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Robins v. Harris - 743 N.E.2d 1142 (Ind. Ct. App. 2001)

Rule:

As a result of an inmate's substantial dependency and the extraordinary control jailers wield over prisoners, inmates are not precluded from recovering damages from a sheriff for injuries suffered by intentional wrongful acts of jail employees.

Facts:

Plaintiff Tammy Roblns, an inmate of the Vigo County Jail sued defendants, Sheriff William Harris and the Commissioners of Vigo County, for a sexual assault committed by a jailer, Michael Soules. In a previous opinion, the Indiana appellate court held, that as a result of "an inmate's substantial dependency and the extraordinary control jailers wield over prisoners . . . inmates are not precluded from recovering damages from a sheriff for injuries suffered by intentional wrongful acts of jail employees." The county commissioners, unlike Sheriff Harris, were free from liability because they were not responsible for administering Robins's incarceration. Sheriff Harris filed a petition, requesting a rehearing of the case, which the appellate court granted for the limited purpose of clarifying our original opinion. In support of his petition for rehearing, Sheriff Harris argued that the appellate court failed to address whether the jailer acted within the scope of his employment when he engaged in the sex act.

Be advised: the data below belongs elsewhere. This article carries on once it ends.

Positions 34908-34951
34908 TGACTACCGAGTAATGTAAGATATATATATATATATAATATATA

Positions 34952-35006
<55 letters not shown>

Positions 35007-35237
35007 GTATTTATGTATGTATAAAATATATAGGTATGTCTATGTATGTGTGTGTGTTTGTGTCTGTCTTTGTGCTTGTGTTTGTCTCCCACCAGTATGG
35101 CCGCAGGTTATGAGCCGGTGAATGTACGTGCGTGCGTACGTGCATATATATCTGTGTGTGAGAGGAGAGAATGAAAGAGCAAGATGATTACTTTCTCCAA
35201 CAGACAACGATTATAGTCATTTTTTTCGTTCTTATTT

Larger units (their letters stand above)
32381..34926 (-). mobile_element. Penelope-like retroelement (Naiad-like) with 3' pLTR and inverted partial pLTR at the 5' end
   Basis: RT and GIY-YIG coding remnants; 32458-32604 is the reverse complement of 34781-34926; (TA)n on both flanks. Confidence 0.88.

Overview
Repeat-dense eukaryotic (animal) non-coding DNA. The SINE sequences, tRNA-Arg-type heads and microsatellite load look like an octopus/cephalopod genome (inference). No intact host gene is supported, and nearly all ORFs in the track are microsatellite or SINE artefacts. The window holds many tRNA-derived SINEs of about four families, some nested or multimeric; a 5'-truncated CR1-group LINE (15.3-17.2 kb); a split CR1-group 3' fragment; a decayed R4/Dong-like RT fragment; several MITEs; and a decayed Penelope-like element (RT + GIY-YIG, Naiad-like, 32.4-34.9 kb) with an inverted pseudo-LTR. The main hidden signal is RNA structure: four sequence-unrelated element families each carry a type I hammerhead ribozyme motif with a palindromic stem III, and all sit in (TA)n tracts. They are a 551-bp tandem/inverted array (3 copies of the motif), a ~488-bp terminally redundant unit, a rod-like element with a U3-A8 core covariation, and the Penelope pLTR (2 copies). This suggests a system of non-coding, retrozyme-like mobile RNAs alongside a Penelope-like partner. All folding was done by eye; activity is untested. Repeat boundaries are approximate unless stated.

Issue:

Is the sheriff liable for the injuries suffered by an inmate due to the intentional wrongful acts of jail employees?

Answer:

Yes.

Conclusion:

On rehearing, the appellate court clarified that held that once it was determined that the sheriff owed a nondelegable duty of care to inmate, it was not required to address whether the jailer acted within the scope of his employment because the sheriff's liability was predicated on the inmate's complete inability to control her environment coupled with the sheriff's extraordinary ability to control her environment and his responsibility for her care.

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